girlisrad Posted 10 May 2013 , 3:47pm
post #1 of 19

This is my FAVORITE Whipped Cream Cheese icing recipe: 

 

16oz cream cheese, room temperature
1 1/2 cup powdered sugar
1 teaspoon vanilla
1 cup heavy cream, cold. Higher the fat content, the better (I'm using 40% Ultra)

 

*Mod edited to remove mixing instructions which is a possible copyright violation.

 

BUT< it is actually for cinnamon rolls, not necessarily a cake.  But my customer wants it on her full sheet this weekend. So my questions are:

 

1. Could I drop a tbsp or two of meringue powder to help it crust over a bit?

2. Would 1/2 cup or so of butter help smooth it out to be more spreadable?

3. How long can a whipped frosting like this stay out of a cooled enviroment?

 

Thanks in advance for your help!

18 replies
ddaigle Posted 10 May 2013 , 3:59pm
post #2 of 19

1.  Meringue powder does not create crust----Powdered sugar does. 

 

2.  Butter should help it spread more easily.

 

3.  Home made cream cheese should not set out.    "Cooled" environment is not enough...it needs refrigerated until serving.   I wouldn't let it set out for more than a couple hours. 

girlisrad Posted 10 May 2013 , 4:24pm
post #3 of 19

OK thanks.. 

 

What does the meringue powder do for the frosting then? Capt. Google Machine gives me about 500 different answers... so my ignorance is somewhat justified.

 

And yes, by cooled environment I meant refrigeration. Sorry for the (poor?) choice in words.

 

I am very new to this, so I apologize if I come off as stupid. Perhaps I am.

ddaigle Posted 10 May 2013 , 4:32pm
post #4 of 19

Your not stupid...there is a lot of different information on the internet.   It is not all wrong.

 

I'm  not sure what Meringue powder does to butter cream.   I think it is an unnecessary expense/step.  I only use it in my Royal Icing when making cookies.     You will see many people that think it crusts butter cream.   Your fat to sugar ratio is what you need to fix to make the butter cream crust.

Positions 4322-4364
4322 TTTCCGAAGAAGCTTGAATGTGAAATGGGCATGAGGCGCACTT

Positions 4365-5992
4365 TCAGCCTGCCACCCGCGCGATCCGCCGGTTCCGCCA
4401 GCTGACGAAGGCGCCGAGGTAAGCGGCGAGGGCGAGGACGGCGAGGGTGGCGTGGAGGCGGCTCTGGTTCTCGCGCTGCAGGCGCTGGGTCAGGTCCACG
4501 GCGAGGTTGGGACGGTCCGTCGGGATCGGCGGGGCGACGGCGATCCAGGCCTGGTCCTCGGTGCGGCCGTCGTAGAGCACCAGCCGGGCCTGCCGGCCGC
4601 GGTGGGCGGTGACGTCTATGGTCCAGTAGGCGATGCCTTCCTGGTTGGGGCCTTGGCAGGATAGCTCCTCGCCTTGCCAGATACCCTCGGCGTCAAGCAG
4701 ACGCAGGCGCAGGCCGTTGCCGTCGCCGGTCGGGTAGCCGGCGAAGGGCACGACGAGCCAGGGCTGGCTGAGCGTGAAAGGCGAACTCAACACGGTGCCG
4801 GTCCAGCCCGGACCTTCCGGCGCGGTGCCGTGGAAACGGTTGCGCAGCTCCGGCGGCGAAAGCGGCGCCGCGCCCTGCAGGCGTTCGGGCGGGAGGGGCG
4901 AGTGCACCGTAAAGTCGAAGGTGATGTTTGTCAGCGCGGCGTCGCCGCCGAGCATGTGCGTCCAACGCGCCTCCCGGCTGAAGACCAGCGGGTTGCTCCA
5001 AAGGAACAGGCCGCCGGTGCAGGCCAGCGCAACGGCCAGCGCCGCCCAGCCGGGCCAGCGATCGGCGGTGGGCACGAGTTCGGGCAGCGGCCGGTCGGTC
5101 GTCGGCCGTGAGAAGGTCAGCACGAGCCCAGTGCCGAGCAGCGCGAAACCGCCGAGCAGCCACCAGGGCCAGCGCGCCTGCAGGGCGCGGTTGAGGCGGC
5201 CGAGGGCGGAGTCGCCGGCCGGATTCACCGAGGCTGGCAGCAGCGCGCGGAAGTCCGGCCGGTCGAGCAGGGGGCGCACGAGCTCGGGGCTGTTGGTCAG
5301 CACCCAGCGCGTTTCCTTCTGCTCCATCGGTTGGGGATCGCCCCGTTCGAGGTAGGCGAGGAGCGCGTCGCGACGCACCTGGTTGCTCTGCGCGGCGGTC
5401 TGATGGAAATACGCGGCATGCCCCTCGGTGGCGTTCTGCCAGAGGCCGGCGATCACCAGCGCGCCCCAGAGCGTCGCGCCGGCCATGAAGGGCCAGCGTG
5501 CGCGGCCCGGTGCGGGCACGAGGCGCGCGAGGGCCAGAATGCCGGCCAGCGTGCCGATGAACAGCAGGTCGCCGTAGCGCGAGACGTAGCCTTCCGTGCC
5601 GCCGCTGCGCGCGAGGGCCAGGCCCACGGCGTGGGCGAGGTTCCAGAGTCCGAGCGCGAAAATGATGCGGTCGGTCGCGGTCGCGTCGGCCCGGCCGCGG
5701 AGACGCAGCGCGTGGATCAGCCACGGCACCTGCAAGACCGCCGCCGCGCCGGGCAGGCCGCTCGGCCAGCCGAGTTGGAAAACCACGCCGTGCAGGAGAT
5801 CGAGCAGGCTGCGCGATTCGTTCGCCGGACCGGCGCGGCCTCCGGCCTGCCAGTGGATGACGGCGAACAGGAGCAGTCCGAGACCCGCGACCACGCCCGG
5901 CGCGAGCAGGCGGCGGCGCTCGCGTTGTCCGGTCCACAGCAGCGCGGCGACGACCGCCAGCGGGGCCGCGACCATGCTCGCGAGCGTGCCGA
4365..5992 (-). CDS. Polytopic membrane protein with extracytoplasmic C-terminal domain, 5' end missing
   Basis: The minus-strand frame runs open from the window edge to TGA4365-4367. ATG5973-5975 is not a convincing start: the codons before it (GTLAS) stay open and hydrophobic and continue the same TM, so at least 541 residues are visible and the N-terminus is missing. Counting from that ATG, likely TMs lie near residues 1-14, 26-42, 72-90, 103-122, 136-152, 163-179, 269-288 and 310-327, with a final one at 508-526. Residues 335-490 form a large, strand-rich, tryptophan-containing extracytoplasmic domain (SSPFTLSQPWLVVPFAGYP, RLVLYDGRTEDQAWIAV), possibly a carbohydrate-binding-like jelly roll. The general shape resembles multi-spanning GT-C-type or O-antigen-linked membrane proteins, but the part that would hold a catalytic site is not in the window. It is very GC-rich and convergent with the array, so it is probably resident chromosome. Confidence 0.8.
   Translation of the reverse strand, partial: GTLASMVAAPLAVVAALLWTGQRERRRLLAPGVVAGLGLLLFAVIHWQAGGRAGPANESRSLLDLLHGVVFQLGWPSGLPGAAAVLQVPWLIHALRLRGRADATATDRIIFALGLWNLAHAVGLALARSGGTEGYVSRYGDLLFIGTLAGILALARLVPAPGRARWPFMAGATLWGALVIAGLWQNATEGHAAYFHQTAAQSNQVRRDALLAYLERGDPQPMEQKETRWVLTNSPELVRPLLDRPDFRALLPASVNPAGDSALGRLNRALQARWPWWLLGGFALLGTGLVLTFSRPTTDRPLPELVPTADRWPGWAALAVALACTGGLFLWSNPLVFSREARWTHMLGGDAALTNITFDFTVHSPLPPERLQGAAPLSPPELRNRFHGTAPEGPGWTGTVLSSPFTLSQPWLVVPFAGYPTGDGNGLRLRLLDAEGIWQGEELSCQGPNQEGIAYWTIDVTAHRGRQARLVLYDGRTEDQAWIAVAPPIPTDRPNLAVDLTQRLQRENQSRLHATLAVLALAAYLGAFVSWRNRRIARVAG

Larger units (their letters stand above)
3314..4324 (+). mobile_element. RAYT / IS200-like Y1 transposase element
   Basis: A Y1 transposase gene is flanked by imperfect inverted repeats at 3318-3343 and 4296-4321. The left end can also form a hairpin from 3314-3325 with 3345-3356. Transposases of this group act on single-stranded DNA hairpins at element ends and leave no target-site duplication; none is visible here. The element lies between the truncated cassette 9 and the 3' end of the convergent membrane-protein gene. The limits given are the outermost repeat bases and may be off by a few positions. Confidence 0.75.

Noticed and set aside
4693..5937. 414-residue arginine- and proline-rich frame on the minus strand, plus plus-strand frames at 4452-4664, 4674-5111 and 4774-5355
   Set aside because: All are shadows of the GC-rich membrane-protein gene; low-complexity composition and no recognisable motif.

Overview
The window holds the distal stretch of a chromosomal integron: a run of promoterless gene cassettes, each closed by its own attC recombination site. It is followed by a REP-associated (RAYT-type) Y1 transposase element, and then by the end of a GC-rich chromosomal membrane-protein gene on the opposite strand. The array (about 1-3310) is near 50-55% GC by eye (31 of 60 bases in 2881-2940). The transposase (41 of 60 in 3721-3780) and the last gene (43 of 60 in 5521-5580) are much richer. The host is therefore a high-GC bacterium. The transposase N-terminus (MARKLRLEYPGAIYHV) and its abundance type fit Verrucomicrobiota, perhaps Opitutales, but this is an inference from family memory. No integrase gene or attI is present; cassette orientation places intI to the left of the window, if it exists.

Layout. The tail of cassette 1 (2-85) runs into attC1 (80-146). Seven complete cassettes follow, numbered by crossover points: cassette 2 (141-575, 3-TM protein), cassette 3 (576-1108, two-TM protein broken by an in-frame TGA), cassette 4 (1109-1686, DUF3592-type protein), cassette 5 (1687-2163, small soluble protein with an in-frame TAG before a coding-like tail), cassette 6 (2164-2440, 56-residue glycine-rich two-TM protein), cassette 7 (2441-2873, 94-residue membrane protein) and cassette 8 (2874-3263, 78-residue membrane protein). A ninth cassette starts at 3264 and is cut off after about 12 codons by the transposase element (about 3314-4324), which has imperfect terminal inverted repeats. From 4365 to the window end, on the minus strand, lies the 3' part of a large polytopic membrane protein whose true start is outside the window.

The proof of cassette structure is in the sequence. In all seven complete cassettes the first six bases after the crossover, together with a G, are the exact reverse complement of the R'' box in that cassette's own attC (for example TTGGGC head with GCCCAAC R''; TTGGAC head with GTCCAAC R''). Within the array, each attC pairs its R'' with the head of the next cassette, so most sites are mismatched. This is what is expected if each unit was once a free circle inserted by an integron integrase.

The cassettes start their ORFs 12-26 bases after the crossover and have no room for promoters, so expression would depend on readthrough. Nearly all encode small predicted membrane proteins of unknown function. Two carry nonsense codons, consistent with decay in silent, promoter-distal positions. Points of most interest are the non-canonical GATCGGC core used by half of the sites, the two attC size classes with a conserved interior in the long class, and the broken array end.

Cream cheese icing can stay on a cake for days...if refrigerated. 

 

Hope this helps. 

girlisrad Posted 10 May 2013 , 9:17pm
post #5 of 19

It is helpful and I thank you. Sorry for being snarky. It is an intense amount of time and work to research good recipes, good advice, good ANYTHING. Contrary to most, I did not ask to be a weekend warrior... it just happened. My career as a "decorator" ended 3 weeks ago(by my own accord) and I have to date 10 cake orders since I left my position. I am in uncharted territory! I guess what I do is enough to make people want it... but I am truly just piecing this all together as I go. I have so little knowledge but if my community believes in me ? I will do all i can to deliver a good cake.  I don't know royal, gum, fondant, fillings, or flavors. I am the absolute rock bottom of decor. but I know where I am, and I know where I came from. My questions may seem juvenile but I assure you that I value this forum above anything. 

ddaigle Posted 11 May 2013 , 1:02pm
post #6 of 19

Keep gathering information from Cake Central and the internet.   There is tons of information available.    Only tackle what you are comfortable doing.   I took extreme baby steps because I was so cake intimidated.   There are so many helpful people here on cake central with different levels of experience....use them.   Most are extremely helpful.  The you tube videos are amazing also.  We were all noobs at one time.